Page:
Build a custom TriggerMesh component with Python's FastAPI framework

Jeff Neff

Jeff Neff

Apr 4, 2023
Build a custom TriggerMesh component with Python's FastAPI framework
Build a custom TriggerMesh component with Python's FastAPI framework

FastAPI has become a very popular Python web framework to build REST APIs. Started in 2018, its performance is said to be on par with Node.js or Go-based applications. Compared to Flask it handles events asynchronously.

In this post we will build a simple FastAPI application to transform events within a TriggerMesh integration. In order to do this our application with handle CloudEvents by using the FastAPI CloudEvent plugin.

The diagram below shows what we will build. A TriggerMesh broker will handle the event routing, all events will go to a Google CloudRun service for display, events of type will get transformed by the FastAPI application that will add a key to the payload and change the event type to We will send a sample event to Trigger the flow by using the tmctl CLI.

Install FastAPI

First, let's install the prerequisites. With Python and pip installed, get the FastAPI and CloudEvents modules like so:

pip install "fastapi[all]"
pip install fastapi-cloudevents

The command above will also install uvicorn, the ASGI Web server implementation for Python that is used by FastAPI.

Verify that everything is available:

import uvicorn
from fastapi_cloudevents import CloudEvent, install_fastapi_cloudevents
from fastapi import FastAPI

The TriggerMesh CLI can be installed via brew with:

brew install triggermesh/cli/tmctl

To verify that tmctl works you can follow our quickstart guide.

Create a FastAPI application using CloudEvents

To build a TriggerMesh component that can be used within an event-based integration, that component needs to accept and reply CloudEvents.

To get started quickly you can copy the sample from the GitHub repo into a local file called

import uvicorn
from fastapi import FastAPI
from fastapi_cloudevents import CloudEvent, install_fastapi_cloudevents

app = FastAPI()
app = install_fastapi_cloudevents(app)"/")
async def on_event(event: CloudEvent) -> CloudEvent:
    return CloudEvent(

if __name__ == "__main__":, host="", port=8000)

To run that FastAPI application you can use Python locally:

python ./
overriding custom non json response default response class
INFO:     Started server process [58162]
INFO:     Waiting for application startup.
INFO:     Application startup complete.
INFO:     Uvicorn running on (Press CTRL+C to quit)

With the application running you are now ready to use it as part of a TriggerMesh integration. 

Route events to the FastAPI service with TriggerMesh

To test this event transformation we are going to setup the event bridge depicted in the diagram shown above. First we create an event broker and then we add a target event display running in Google CloudRun that will receive all events for display. To route all events to this service we create a wildcard trigger, meaning all event types will be routed to it. That event display is a continuously running cloud service, feel free to use it for your own development purposes as well.

tmctl create broker fastapi
tmctl create target cloudevents --name cloudrun --endpoint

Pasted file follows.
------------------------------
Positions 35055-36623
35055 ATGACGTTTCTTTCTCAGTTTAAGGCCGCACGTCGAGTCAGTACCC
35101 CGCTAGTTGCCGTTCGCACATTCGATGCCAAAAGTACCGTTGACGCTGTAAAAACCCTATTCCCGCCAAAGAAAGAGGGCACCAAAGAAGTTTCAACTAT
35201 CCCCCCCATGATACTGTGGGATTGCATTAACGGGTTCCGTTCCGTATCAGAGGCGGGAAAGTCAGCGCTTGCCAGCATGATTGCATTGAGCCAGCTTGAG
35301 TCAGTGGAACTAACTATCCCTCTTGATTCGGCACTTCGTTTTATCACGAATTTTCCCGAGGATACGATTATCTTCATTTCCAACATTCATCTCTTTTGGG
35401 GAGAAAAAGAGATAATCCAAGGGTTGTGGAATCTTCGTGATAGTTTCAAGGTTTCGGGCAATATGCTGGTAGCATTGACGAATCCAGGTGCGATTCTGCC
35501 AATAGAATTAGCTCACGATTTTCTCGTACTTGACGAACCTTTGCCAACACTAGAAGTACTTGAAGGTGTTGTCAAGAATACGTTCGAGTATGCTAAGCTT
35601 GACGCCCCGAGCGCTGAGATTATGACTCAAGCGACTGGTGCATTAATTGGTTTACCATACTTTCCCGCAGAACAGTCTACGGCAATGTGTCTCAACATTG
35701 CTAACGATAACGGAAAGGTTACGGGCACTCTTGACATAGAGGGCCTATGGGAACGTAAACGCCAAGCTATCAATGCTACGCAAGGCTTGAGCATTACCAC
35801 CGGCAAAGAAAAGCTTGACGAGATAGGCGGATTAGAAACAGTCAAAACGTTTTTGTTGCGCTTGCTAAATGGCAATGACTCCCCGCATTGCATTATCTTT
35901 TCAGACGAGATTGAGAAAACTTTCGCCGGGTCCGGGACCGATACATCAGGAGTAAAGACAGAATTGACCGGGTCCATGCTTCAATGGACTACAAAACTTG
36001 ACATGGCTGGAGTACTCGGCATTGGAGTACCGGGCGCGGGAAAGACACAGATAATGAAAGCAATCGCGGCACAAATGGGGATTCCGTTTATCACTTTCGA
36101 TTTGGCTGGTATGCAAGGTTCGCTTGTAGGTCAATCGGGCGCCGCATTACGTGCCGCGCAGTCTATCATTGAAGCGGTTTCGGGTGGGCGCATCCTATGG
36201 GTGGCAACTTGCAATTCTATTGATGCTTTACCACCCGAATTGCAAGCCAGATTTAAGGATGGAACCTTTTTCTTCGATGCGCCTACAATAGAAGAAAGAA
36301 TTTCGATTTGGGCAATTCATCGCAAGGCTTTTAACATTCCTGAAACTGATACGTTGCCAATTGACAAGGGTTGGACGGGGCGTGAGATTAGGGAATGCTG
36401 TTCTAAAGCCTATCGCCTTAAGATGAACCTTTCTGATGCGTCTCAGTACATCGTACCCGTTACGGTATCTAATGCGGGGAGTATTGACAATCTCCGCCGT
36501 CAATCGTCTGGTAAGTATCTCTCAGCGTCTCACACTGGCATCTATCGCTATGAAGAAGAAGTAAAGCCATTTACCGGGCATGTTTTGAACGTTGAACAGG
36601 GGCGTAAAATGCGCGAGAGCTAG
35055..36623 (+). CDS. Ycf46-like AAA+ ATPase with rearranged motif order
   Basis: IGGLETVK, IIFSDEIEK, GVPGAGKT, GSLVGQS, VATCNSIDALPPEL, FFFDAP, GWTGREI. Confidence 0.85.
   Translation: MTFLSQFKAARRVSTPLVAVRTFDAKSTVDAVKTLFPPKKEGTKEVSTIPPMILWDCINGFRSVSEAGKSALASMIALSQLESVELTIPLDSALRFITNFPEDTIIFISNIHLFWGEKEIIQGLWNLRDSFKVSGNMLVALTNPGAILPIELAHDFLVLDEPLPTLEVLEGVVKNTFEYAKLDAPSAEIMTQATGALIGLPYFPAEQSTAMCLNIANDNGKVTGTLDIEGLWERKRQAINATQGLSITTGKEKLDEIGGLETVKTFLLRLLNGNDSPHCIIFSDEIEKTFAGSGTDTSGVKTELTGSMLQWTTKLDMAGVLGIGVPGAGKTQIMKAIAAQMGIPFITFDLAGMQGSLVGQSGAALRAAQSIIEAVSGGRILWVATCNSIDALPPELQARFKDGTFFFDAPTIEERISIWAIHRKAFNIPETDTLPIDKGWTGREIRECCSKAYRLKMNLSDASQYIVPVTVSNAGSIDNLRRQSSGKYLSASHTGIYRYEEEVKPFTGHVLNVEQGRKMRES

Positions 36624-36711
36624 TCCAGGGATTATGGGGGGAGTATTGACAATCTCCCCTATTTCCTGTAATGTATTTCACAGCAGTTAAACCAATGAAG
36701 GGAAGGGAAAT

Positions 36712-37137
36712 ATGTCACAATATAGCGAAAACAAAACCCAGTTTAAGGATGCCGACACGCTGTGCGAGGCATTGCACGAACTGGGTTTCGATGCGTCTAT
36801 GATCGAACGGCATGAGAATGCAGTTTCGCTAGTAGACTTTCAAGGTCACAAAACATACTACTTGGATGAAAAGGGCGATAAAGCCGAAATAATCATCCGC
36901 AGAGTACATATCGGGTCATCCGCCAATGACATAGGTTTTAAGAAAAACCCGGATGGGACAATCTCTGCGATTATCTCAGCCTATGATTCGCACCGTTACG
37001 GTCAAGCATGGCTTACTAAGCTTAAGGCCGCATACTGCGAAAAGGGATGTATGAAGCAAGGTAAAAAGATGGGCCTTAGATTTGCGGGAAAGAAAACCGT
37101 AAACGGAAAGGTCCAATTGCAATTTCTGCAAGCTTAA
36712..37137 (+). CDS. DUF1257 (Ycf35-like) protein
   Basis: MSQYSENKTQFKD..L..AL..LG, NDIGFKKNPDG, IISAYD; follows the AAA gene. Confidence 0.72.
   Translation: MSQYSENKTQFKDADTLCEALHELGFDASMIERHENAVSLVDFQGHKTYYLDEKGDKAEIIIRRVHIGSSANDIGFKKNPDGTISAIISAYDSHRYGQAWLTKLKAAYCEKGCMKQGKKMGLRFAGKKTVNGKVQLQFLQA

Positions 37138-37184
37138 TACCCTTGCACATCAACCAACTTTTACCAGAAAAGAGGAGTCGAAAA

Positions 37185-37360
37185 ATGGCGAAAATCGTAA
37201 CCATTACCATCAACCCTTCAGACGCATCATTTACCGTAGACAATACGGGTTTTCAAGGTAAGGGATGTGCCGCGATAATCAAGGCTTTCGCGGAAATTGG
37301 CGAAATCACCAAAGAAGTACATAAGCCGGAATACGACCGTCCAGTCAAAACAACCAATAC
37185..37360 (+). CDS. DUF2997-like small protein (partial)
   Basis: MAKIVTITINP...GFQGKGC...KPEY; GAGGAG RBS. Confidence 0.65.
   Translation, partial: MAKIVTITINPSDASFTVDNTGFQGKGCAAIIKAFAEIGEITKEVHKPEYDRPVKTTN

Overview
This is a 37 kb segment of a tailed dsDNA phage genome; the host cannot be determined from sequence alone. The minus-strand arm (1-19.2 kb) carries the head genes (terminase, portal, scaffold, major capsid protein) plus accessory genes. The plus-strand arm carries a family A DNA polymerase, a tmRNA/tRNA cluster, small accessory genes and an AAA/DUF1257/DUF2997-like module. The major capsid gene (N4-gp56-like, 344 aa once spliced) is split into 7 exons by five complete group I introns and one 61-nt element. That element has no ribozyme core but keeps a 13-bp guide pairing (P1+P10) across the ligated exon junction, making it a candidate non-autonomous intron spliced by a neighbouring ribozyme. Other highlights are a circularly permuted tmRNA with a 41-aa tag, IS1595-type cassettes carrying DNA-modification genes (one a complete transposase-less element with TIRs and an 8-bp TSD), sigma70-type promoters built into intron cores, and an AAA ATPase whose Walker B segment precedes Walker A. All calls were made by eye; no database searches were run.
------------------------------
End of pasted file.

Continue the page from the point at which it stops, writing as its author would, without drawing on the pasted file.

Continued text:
tmctl create trigger --target cloudrun

Then we'll create a CloudEvents target to send events to the FastAPI service, and route events of type to it with a trigger:

tmctl create target cloudevents --endpoint http://host.docker.internal:8080
tmctl create trigger --eventTypes --target fastapi-cloudeventstarget

You are now ready to send events in order to test that the flow works. You'll observe that events of type are received by the event display service without having undergone any transformation because they don't match the Trigger filter for the Fast API service. However, events of type are transformed by the FastAPI application, with a new key added and the type of the returned event set to

Dockerize your FastAPI service

Keeping things super simple, below is a Dockerfile to package your application as a Docker container:

FROM python:slim-buster

RUN pip install fastapi-cloudevents
RUN pip install uvicorn

COPY . .

CMD ["python", "./"]

Build and push the container image with the Docker CLI like so:

docker build -t runseb/fastapi .
docker push runseb/fastapi

Use the Dockerized FastAPI service in your integration

You are now ready to use your Dockerized service in your integration and deploy it both locally and in a Kubernetes cluster.

To deploy it locally you can create a TriggerMesh target component by using the --from-image option, rather than having to create a CloudEvents target and then routing the event to the containerized FastAPI service. You can then create a Trigger that routes events to this containerized version of the FastAPI service.

tmctl create target --name runsebfastapi --from-image runseb/fastapi
tmctl create trigger --target runsebfastapi --eventTypes

To deploy this to Kubernetes you can simply generate the YAML manifest with tmctl and you will see that the target is defined as a Knative service which references your FastAPI container image:

tmctl dump
kind: Service
  labels: fastapi target
  name: fastapi-target-service
      - env: []
        image: runseb/fastapi
        name: user-container

To deploy it in Kubernetes simply do:

tmctl dump | kubectl apply -f -

Have fun!

Create your first event flow in under 5 minutes